Creative driveway designs
Driveways that are fully tarmacked may be super easy to look after but they are largely dull and do nothing for your home’s charm, so it’s time to dismiss function over form and find the perfect balance between the two. Simply follow our guide to get your head around blending soft and hard landscaping techniques to create your very own attractive driveway.
Front garden borders
Garden borders come in all shapes and sizes, such as trench edging, bricks, concrete pavers and raised stone. Whatever you choose, there’s something unique for every front garden that’ll complement your house and draw eyes to your home. Borders are visually striking, they prevent grass creep, work well on sloped driveways, they’re relatively easy to install and simple to maintain. With front garden borders, you can split hard and soft landscaping easily, enabling you to keep a functional area where you park a car whilst offering you an area for a lawn or some pretty summer/winter flowers.
Small front garden with no grass
Haven’t the room for grass and not really that bothered? Break up your front garden from all the harsh hardscaping and embellish it with some small trees in front of your windows. Keep them uniform and in line, this will make the front of your house look smart and elegant. After planting, fill the area underneath with grey gravel, white pea gravel or bark – whichever you choose will depend on the colours and textures you like best. Small trees will also offer you privacy and pretty dappled light into your home.
Small front garden
Fancy a vintage driveway? Gravel and slabs aren’t your only flooring choice, you could opt for a tiled pathway that’s patterned to the front door and plant lavender and tea roses either side of the path to create a cosy cottage-style driveway. This is a great choice for homes without a car parking space but would like to stand out from the crowd with a bright and timeless home front.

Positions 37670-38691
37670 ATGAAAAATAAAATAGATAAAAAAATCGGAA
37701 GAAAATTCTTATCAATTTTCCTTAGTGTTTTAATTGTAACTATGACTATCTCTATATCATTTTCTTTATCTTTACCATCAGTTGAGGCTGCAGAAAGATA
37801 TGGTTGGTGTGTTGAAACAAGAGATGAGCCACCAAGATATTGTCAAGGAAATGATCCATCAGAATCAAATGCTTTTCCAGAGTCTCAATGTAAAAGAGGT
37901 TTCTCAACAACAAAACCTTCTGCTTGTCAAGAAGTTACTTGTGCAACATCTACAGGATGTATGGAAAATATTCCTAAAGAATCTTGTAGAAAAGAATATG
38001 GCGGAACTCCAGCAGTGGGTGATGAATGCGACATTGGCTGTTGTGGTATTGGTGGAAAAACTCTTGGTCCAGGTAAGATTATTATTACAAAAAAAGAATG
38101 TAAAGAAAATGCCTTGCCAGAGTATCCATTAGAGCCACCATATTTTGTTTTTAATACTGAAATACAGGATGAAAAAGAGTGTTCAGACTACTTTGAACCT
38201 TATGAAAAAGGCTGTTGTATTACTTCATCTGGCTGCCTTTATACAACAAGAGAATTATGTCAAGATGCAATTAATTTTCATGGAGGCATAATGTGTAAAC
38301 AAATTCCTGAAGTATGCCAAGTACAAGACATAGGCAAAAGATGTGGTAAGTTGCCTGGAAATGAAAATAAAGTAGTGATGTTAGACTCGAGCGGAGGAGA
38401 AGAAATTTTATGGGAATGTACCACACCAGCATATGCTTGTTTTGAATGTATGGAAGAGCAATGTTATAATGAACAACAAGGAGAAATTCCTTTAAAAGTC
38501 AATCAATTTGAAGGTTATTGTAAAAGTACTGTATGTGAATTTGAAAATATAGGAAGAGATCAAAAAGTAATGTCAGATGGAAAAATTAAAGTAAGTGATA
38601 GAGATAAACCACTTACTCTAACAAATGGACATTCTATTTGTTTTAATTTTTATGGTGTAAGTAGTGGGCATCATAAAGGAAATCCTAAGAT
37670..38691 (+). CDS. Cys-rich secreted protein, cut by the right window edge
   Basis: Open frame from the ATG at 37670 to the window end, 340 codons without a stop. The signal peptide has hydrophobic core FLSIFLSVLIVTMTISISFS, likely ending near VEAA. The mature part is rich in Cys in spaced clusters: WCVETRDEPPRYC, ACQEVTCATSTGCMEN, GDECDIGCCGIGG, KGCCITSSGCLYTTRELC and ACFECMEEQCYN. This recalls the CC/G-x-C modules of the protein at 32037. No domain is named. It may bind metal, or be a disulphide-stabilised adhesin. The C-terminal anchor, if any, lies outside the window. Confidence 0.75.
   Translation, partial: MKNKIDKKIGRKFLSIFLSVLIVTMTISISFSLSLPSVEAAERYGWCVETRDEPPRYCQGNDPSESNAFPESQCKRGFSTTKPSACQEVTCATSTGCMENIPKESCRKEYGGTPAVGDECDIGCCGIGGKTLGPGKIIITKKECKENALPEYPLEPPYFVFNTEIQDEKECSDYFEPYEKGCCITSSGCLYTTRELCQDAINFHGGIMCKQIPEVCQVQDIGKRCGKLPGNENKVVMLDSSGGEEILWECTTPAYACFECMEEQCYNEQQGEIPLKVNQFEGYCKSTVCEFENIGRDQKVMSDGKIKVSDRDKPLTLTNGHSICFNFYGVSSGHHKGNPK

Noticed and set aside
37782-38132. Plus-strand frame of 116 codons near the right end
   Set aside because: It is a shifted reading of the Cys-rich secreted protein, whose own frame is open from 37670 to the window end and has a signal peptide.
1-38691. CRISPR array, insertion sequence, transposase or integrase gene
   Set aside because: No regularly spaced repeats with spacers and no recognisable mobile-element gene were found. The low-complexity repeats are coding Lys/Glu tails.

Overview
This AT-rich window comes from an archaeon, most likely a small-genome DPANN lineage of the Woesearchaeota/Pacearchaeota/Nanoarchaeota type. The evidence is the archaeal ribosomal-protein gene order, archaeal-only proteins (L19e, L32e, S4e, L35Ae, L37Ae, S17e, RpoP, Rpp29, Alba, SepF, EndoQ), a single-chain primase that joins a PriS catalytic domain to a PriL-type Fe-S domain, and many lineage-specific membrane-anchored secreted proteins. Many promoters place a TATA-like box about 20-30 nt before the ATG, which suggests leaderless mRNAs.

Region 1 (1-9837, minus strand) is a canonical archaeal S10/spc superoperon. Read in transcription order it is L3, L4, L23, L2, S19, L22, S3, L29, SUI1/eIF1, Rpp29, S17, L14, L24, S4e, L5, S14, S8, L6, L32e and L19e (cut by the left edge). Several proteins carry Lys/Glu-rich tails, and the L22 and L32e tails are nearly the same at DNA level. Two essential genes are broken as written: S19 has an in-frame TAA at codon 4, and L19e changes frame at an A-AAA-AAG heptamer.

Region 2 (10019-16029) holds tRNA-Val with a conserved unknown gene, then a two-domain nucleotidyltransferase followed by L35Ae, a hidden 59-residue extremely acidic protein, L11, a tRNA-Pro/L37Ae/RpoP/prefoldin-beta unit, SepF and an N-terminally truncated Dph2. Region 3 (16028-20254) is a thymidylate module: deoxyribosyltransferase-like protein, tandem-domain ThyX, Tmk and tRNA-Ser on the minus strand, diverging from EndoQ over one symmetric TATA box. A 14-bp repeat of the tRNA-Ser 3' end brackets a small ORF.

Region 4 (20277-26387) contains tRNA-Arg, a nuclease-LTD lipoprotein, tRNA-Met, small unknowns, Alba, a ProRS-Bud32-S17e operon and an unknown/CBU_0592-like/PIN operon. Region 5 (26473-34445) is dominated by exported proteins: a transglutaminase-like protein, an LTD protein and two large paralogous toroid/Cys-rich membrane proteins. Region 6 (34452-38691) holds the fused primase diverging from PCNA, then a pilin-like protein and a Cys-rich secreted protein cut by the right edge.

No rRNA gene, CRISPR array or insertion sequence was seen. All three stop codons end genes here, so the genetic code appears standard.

Large front gardens with new fencing
For security, privacy and clear boundaries, think about installing new fencing panels. If you look at your existing fencing and notice that it is leaning, missing panels, discoloured, rotting or subject to rust, or simply no longer fits the rest of your home’s aesthetics, then it’s time for a new one. Once you have replaced your fencing with clear boundaries – it’ll be time to get started on your driveway’s surface.
For large front gardens, a resin driveway is an ideal option as it offers texture and stays neatly in place, even when driven on. The rest of your front garden could be home to a new lawn with a paved pathway down the middle that leads to the front door, or a modern, geometric pattern using stones and grey bricks to create your very own courtyard-style front.
Dos and Don’ts with Creative Driveway Designs
Do: create a driveway that works from the inside too – you want to make sure that you have enough privacy but haven’t blocked the view entirely with trees.
Do: when hardscaping, choose a flooring that’ll last the test of time and can be parked on with ease such as permeable driveways and resin driveways.
Do: consider the route from your pathway to your front door – make it simple so visitors aren’t tempted to cut corners.
Don’ts: choose an all-gravel driveway, it can get stuck in tyre treads, shoes and be trodden into the house.
Don’ts: build paving, stones or soil levels up against the house – this can lead to damp.
With COVID-19 keeping us at home and with time on our hands, it’s time to get started on project driveway. Contact R&J Landscapes who are able to offer a comprehensive range of services, so you needn’t go anywhere else – we’ll be with you every step of the way and will bring your project through to completion.